“I support our Constitution and all the amendments,” he said. “Not just one. If there is need for a local resolution to show my support for our nations guiding document I will, not in part but the whole. I have polled our states elected leaders on this particular issue. At this time no action is needed.”

Former chairman and the board’s lone Democrat, Kirk Kirkpatrick, said the issue wasn’t a county concern since there was no current state- or national-level effort to infringe on gun rights.

“The Second Amendment is of course part of the Constitution and provides a right to the people. The U.S. legislature has discussed issues regarding gun rights but has not proposed a change in this constitutional amendment. The N.C. legislature has not proposed any changes to the Second Amendment,” Kirkpatrick said. “The majority of states where a resolution has been passed are dealing with legislatures that are proposing bills that are changing, defining or limiting the meaning of the Second Amendment. I choose to govern and deal with issues that are presently affecting our citizens and this is not one of them.”

Commissioner Mark Pless echoed Kirkpatrick’s sentiments on the lack of imminent threats to gun rights.

“I understand this issue is being driven currently by the events happening in Virginia; however, last I looked I live, work and serve in Haywood County North Carolina,” said Pless. “If we were experiencing the same threat Virginia is currently facing we certainly should consider taking steps to address the right to keep and bear arms. I am not sure a resolution would be my choice in that situation.”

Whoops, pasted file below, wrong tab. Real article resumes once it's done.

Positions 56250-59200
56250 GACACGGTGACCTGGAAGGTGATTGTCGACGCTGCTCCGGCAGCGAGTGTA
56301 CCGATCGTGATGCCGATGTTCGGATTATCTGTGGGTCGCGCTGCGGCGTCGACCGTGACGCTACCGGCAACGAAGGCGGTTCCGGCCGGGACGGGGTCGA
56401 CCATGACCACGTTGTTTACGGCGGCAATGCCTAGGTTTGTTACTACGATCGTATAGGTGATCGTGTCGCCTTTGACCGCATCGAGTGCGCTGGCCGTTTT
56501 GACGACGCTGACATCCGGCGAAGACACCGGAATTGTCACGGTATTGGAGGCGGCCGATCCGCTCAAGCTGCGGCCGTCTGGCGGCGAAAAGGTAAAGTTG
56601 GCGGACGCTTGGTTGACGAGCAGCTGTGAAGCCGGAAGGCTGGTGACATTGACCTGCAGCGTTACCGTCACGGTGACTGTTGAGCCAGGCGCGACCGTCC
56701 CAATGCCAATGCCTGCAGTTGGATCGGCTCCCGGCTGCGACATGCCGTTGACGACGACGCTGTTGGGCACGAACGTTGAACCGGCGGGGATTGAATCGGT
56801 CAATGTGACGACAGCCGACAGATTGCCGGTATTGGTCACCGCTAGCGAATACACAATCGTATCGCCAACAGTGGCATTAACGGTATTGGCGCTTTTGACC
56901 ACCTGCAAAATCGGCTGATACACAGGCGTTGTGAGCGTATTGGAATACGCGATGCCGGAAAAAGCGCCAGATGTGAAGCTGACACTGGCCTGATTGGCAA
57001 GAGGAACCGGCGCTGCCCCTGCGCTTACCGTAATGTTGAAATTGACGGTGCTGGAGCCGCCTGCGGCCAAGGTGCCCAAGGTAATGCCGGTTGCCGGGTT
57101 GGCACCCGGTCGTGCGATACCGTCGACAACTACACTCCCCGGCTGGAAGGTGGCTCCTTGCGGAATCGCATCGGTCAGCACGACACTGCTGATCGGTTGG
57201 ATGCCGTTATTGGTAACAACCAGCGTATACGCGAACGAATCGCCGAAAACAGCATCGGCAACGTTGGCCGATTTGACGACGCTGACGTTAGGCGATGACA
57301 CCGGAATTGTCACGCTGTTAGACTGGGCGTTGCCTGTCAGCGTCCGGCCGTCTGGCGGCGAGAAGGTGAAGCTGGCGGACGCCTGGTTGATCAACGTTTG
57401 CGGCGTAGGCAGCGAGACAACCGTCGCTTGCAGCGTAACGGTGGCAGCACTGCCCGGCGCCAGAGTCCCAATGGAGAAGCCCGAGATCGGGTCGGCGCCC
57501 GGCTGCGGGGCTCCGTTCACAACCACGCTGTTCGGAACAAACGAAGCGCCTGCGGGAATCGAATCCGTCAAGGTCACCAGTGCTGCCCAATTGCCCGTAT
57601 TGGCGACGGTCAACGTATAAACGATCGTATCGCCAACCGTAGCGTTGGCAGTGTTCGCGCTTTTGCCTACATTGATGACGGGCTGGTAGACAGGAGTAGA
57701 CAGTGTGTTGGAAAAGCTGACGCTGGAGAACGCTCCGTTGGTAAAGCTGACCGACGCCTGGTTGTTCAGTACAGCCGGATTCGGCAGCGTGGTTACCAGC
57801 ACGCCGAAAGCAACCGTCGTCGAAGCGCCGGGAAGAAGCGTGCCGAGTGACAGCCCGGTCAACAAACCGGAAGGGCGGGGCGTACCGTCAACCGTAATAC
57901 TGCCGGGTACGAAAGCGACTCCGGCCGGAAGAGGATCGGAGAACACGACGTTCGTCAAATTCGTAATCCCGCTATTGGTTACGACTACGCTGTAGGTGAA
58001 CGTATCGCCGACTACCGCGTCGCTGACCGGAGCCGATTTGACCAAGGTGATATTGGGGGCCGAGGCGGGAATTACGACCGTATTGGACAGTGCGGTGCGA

Pless went on to explain that a resolution would hold no actual power to prevent enforcement of current or future legislation, and that such a resolution would be “totally symbolic.”

“The Constitution of the United States is still protecting the citizens of this great country, which includes we, the citizens of Haywood County,” he said. “If I must pass a resolution to ensure that the right to keep and bear arms is protected do I really believe the Constitution? Should I then pass a resolution giving the citizens of Haywood County the freedom of religion? Or freedom of speech? Or even freedom of the press, which you are guaranteed while doing your job? I feel very strongly that the right to keep and bear arms should be defended as well as ALL the rights given us by our Constitution.”

Instead, Pless argued, there remains a superior way for North Carolinians to express their support of or opposition to the Second Amendment as it currently exists.

“I feel the best way to protect the rights given all citizens is to vote,” he said. “Vote during every election for people who will defend all of our rights, not just this one. During every election the citizens decide who protects their rights by either voting or choosing not to vote. In North Carolina’s November 2018 General Election, only 52.98 percent of votes were cast. That means 47.02 percent of votes were not entered. We should all be embarrassed. Our focus needs to be on encouraging every eligible citizen to vote, not making a statement with a resolution that holds no power.”